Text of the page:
Learning from diverse voices – ranging from community leaders, local farmers, village elders, storytellers, artists, to innovators of cultural production in East Africa – we will visit culturally and ecologically unique communities and places.  From a nearby Maasai villages to wildlife parks, grassroots community initiatives to works and performances by writers and leading-edge film makers, students will have opportunities to engage with interdisciplinary and intercultural perspectives that go beyond conventional borders. 

 
Week 1: Autonomous Region of Azores, Portugal 

(Island of Sao Miguel, City of Ponta Delgada) (May 4 - 11)

Visits to museums (e.g., Azorean Immigration Museum) and local neighbourhoods/districts. Also we will attend meetings/workshops at government (e.g., Regional Department for Azorean Communities abroad [D.R.C.] and NGOs (e.g., AIPA and ARRISCA) as well as at the local university (University of Azores) dealing with migration and population issues, including immigration policies and settlement services to immigrants and deportees (Azoreans who left the islands for USA and Canada at a young age and then were deported to the islands).

granc


Week 2: Canary Islands, Spain
(Island of Gran Canaria, City of Las Palmas ) (May 11 – 18)

Visit to the historical town, museums and local neighbourhoods/districts. Also we will attend meetings/workshops at government and NGOs as well as at a local university (Universidad de Las Palmas de Gran Canaria) dealing with migration and population issues in the Canary islands/Spain as well as in Africa.

 

lisbon

Week 3: City of Lisbon (Portugal) (May 18 – 29)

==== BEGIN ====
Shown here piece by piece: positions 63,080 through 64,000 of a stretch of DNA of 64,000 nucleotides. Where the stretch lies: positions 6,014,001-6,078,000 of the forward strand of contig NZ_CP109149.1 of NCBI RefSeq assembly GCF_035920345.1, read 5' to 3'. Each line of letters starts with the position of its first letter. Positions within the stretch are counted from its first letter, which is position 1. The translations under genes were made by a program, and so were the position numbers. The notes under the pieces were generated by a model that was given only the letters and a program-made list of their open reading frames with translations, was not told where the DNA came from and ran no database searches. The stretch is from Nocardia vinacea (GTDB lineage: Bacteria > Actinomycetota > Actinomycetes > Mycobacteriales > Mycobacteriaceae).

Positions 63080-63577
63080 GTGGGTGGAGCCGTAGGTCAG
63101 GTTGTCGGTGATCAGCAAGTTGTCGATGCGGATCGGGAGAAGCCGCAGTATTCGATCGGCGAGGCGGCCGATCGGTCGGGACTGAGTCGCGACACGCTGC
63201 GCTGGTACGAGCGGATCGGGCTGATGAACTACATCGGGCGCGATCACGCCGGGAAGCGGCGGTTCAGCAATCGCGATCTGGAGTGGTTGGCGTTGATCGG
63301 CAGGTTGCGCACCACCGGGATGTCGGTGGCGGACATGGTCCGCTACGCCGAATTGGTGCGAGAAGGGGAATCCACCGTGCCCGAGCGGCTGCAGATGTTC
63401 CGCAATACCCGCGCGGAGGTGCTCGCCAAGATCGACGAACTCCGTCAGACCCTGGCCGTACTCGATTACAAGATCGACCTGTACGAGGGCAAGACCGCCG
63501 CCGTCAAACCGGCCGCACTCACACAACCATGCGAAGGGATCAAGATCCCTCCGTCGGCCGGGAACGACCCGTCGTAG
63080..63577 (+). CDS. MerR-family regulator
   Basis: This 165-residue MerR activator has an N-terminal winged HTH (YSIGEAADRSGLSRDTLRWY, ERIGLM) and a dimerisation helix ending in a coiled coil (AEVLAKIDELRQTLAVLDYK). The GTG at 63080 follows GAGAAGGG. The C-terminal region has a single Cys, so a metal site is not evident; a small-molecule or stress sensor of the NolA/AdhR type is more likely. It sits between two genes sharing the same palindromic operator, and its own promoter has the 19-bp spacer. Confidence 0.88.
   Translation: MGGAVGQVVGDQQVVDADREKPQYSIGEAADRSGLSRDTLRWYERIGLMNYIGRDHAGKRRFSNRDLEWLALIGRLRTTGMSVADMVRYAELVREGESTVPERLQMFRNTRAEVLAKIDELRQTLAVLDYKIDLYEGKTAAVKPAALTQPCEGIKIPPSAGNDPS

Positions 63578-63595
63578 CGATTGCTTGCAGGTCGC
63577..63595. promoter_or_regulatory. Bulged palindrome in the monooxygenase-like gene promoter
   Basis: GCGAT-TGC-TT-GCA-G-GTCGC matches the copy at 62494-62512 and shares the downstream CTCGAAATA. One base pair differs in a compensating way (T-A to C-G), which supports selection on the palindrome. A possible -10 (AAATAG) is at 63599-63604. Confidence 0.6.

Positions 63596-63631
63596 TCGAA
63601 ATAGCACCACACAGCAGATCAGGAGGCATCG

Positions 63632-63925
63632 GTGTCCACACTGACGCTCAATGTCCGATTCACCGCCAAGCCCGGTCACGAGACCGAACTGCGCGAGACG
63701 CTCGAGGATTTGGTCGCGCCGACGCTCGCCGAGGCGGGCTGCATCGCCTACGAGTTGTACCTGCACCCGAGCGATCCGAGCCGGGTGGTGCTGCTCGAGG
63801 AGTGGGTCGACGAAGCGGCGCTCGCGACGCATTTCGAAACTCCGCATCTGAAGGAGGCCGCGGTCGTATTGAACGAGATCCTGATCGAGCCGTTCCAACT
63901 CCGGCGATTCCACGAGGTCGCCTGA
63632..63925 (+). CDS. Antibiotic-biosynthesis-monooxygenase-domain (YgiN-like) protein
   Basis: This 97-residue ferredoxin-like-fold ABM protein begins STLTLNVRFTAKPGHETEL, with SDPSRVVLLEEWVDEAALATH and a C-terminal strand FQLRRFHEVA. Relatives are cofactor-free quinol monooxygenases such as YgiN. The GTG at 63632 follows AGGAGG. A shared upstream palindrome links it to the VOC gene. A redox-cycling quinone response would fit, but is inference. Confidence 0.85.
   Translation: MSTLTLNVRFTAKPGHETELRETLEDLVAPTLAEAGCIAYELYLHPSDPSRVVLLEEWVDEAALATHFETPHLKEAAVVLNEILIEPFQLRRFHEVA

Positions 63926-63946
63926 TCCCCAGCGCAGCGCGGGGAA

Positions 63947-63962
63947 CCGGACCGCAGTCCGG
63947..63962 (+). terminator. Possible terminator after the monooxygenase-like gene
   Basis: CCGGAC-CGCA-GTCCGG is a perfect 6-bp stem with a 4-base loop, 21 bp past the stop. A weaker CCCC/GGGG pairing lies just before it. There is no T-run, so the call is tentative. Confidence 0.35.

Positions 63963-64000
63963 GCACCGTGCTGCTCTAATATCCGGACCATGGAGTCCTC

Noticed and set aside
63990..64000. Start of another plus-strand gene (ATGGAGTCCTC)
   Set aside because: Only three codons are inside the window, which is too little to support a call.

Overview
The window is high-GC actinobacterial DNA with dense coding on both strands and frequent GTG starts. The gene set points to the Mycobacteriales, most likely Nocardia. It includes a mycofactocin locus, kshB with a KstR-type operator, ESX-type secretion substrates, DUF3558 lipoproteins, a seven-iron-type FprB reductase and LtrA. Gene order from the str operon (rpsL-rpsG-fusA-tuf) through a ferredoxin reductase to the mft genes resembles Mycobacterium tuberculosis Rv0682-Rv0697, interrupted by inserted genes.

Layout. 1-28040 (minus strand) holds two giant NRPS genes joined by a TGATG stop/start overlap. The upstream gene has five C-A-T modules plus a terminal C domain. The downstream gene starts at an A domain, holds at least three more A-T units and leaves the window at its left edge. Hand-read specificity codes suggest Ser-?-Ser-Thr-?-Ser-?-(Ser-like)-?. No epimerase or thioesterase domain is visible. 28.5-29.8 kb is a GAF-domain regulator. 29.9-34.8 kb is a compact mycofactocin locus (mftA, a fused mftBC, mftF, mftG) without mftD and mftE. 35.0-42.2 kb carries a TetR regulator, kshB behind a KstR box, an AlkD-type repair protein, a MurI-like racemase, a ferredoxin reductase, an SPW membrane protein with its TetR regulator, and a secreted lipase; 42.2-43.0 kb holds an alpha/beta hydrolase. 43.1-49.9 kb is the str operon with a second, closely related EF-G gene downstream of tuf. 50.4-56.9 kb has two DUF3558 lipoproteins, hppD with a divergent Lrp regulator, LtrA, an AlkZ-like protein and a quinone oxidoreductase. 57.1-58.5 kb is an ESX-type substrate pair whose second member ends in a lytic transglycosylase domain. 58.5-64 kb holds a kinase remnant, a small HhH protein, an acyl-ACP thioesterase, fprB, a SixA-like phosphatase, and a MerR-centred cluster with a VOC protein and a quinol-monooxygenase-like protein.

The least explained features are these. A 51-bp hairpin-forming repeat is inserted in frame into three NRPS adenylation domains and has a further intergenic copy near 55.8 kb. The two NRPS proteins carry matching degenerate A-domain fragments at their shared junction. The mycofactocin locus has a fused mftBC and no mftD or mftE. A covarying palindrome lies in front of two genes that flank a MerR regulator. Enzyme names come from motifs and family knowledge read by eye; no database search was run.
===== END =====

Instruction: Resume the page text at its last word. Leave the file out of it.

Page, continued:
Visits to historical towns (e.g., Historic Centre of Evora and/or the Cultural Landscape of Sintra - UNESCO – World Heritage Sites), museums and local neighbourhoods/districts. Also we will attend meetings/workshops at government and NGOs as well as at local universities (University of Lisbon [IGOT/Geography Department and CES/Centre for Social Studies] and Open University [Department of Migration Studies]) dealing with migration and population issues, including immigration policies and settlement services to immigrants and refugees in Europe.

Coursework 

GEOG 353 (3 credits) - Geographies of Migration and Settlement: Europe, Africa, and Asia at a Crossroads

pdelp

Eligibility and prerequisite

An interest in Geography is important, but previous study is not required.

Program fees

Program fees – $3,400 - $3,600* 

NOTE: The program fee will be offset by $1,000 for UBC students qualifying for the Go Global Award (i.e., those students with a 70% average from the best 9 credits during term 1 of the 2018-19 academic year). If you have any pass/fail courses, we will assess your average with advice from your faculty.

*The final program fee depends on the number of students in the program

INCLUDED in program fee

NOT included in program fee

  • Go Global Award is given to students who have 70% in their best 9 credits from Term 1 of the 2018-19 year
  • Accommodations
  • On-site group transportation
  • Some meals
  • Entrance fees
  • Guest lectures
  • Go Global Fee
  • Flight
  • UBC tuition
  • Remainder of meals
  • Health or travel insurance
  • Immunizations (if necessary)
  • Visas (if necessary)
  • Personal spending money for communications, snacks, souvenirs, etc.


saomiguel

Application deadline

Applications for this program are now closed.

 

Last reviewed shim11/26/2018 8:56:47 AM